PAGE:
Among the findings from his landmark analysis of the Midtown Manhattan Study on mental health in 1964, Dr. Albert “Mickey” Stunkard was the first to identify that lower income appears to correlate to a higher rate of obesity. Essentially, poor people are fatter which seems to present a paradox that food insecurity leads to weight gain.
There are many, many theories why this was true then and remains true today. I have some theories of my own. I’ll start by saying it’s interesting to note that the correlation pre-dates the upward shift in weight of the average American as the CDC began to notice in the 70s. We might look at how today’s obesogenic environment has exacerbated social dynamics that existed before the onslaught of junk food.
I draw my theories from two points of reference: My own experiences dealing with financial challenges following the crash of 2008 and how that impacted my work and my observations as a tutor working in low-income housing facilities. I start from a place of considering Abraham Maslow’s Hierarchy of Needs. The Hierarchy proposes that certain needs must be met before we can consider higher-level interests. In this case, consider that when money is in short supply and you live week to week, maybe even day to day, managing the little money you have to meet your basic living expenses tends to dominate your life. Being concerned about the nutritional quality of food becomes a luxury. Buying what food you can afford is the focus.
Imagine the effort it takes to plan for a health-supporting diet. You consider the nutritional content of foods, you plan for storage needs for perishable foods, you consider how to cook and prepare fresh foods. Choosing between fresh vegetables and frozen pizza is about your interest in making certain choices for yourself. For a person whose life is dominated by managing limited financial resources, the focus is on what food can be bought today and what can last through a few days and the end of the week. When food insecurity is a constant worry, planning for the nutritional content is not going to be the primary concern.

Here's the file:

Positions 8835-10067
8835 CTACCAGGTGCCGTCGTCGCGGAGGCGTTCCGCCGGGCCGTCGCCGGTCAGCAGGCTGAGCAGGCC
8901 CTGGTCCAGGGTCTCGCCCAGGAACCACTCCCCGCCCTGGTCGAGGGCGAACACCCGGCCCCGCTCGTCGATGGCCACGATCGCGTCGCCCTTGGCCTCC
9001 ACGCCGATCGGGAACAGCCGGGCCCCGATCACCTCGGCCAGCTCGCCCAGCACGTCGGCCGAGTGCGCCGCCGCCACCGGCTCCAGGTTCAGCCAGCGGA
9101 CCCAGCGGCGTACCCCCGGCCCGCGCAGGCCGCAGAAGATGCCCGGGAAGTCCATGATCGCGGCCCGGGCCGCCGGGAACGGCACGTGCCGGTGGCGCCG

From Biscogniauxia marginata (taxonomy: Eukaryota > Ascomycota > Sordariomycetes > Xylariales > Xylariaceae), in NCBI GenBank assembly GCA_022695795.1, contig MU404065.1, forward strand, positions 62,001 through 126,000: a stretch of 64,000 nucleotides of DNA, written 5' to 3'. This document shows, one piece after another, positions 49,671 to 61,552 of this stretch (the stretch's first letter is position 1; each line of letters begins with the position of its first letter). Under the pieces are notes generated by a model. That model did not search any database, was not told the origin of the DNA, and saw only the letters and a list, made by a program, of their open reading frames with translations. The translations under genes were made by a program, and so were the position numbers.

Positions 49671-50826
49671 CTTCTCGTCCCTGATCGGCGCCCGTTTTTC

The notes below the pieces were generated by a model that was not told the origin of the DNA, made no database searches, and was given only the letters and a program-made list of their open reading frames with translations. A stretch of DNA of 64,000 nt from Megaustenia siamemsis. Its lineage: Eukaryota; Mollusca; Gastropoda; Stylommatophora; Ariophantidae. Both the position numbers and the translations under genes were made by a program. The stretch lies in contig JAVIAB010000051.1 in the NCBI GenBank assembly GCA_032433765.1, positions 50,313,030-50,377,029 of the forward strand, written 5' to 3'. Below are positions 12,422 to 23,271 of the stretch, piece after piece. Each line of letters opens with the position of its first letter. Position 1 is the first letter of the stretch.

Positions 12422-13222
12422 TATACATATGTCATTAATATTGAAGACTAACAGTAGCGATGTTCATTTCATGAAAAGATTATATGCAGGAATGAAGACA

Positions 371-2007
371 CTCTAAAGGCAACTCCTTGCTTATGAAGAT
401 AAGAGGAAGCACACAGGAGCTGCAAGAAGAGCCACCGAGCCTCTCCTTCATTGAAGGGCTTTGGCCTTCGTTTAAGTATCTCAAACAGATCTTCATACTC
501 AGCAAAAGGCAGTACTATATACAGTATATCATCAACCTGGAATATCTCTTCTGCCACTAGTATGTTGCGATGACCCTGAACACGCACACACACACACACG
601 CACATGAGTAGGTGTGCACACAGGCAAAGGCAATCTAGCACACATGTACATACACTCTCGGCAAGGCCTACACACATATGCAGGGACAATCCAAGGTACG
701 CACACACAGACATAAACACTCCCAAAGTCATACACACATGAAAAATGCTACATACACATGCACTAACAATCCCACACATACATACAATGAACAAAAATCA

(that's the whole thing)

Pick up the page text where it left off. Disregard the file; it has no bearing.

The residents of the housing facilities where I tutor have very limited kitchens. Some residents might not have means to cook or store fresh food their tiny one-room apartments. The monthly SNAP benefits for an individual in Illinois is $200 a month. When you’re faced with a budget like that, you’ll look for the biggest box or bag of something instead of spending $3 on a 1 pound bag of grapes or a cantaloupe.
I remember being particularly offended last year when Newt Gingrich spoke about how children from low-income families had no model for hard work and working for a paycheck. What planet does this man live on? Low-income people work minimum wage jobs that are often labor-intensive and back-breaking, on their feet all day. Folks with families may have more than one job. Planning to cook nutritious meals is difficult enough when you don’t have to try to manage childcare and demanding work schedules with few resources that could make it all easier.
I think also that food plays a very different role in the lives of lower income people. It really is a luxury to pursue hobbies and personal interests and to do work that gives you a sense of fulfillment and accomplishment. You fill your free time with what you want to do. I can tell that for many of the people I work with, food is the focus of their social activity and their most pleasurable pastime. Further, eating something “big” makes them feel celebratory and rewarded. Eating out for them is limited pretty much to fast food restaurants where buying the biggest burger is a highly-valued indulgence.
I can only speculate what low-income people ate in the 1960s to display higher rates of obesity than their more affluent counterparts. Cheap starches? Potatoes, rice, beans, pasta? Homemade sandwiches? Most people did cook back then; there was little choice. The “TV dinner” became popular only in the mid-1950s and the snack aisle at the grocery store was pretty much Lays Potato Chips and Fritos, the end. When I was growing up, I knew of ONE McDonald’s in my hometown and I remember when it didn’t have a drive-thru yet. But for poor people, buying and preparing food is reduced to the basics of just getting through the week and they’ve always done it however they can.
Today we judge people on what we perceive their life choices to be. Those who would harbor bias would like to assume that everyone has an equal shot at maintaining an average bodyweight and earning a stable living. Anything less is believed to be the justifiable result of poor judgment and character flaws. Look at the trend of middle class people viciously calling for drug testing of the “unworthy” poor to receive public assistance and the use of remotely causal “evidence” calling for crackdowns on the presumption that welfare benefits are spent at liquor stores and strip clubs.
To be fat is to be presumed weak and undisciplined. To be poor and fat is to be reduced to the lowest levels of our society’s perception of the most incapable, irresponsible, and ignorant.